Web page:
In Michigan, all the tribes try to meet every 3 months to discuss NAGRPA related matters. We have formed an alliance to deal with NAGPRA issues. For dispositions, this works great, as these are really joint claims for older human remains. Not only are dispositions discussed, but possible repatriations of remains that come from an area that is shared by two or more tribes. Joint repatriation claims are very common, or in many instances, one tribe will actually make the claim of affiliation, with support letters from the other neighboring tribes. We (the tribes) are of the consensus that all un-earthed Indian remains should be reburied, and we are finding many museums who feel the same way. Group effort has been a great tool for the return many ancestors.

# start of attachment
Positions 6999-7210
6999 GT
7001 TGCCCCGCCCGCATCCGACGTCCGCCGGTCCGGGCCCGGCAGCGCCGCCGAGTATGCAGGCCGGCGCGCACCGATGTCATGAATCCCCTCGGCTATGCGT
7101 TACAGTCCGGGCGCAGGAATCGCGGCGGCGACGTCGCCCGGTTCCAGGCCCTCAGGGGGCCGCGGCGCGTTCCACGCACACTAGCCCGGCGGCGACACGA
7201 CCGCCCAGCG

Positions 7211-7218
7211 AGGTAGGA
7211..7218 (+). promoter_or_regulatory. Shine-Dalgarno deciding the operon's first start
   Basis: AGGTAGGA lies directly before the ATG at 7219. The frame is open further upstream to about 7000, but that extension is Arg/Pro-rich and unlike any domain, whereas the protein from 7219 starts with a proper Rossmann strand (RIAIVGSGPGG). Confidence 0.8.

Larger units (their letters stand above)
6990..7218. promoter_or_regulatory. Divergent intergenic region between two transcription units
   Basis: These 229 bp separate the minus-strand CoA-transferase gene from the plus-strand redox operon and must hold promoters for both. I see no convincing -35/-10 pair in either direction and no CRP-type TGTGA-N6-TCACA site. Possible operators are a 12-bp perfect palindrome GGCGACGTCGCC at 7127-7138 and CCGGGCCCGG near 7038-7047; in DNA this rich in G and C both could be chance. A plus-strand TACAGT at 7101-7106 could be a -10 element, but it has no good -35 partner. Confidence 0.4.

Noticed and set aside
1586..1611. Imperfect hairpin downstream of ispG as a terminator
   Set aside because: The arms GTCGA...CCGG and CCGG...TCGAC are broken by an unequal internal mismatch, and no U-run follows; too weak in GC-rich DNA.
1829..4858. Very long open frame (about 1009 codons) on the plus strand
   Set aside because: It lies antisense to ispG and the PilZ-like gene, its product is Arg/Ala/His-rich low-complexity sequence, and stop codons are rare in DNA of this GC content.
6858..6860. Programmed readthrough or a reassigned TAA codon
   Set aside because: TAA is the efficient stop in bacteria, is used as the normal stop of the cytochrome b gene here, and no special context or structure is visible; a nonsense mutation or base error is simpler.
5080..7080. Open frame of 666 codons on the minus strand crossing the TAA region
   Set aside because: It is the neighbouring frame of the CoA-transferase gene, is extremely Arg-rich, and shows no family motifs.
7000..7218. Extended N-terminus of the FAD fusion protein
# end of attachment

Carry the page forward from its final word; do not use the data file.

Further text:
Not all repatriation claims for human remains are joint claims. Some of our succesful claim have been strictly to LTBB Odawa, but these remains were within the middle of our reservation. When remains are from an area that borders another tribe, we always seek that tribe’s support. As a matter of respect and acknowledgement that we are all really one tribe, the Anishnaabe. I spoke with a museum today with whom we have a claim for remains in right now (the all important on-going consultation process). She asked if in pre-contact times, if our tribe would have identified themselves as Odawa or Anishnaabe. I said it would have been Anishnaabe and we still identify ourselves as Anishnaabe. Just because most of the history books state the tribes in Michigan as Ottawa, Chippewa, etc. doesn’t mean that’s accurate. The perceptions are so different. An anthropologist will want to label somebody into a specific group. You ask a Michigan Indian and a common answer will be “I’m Odawa or Ojibwe or Potawatomi but it’s all Anishnaabe”.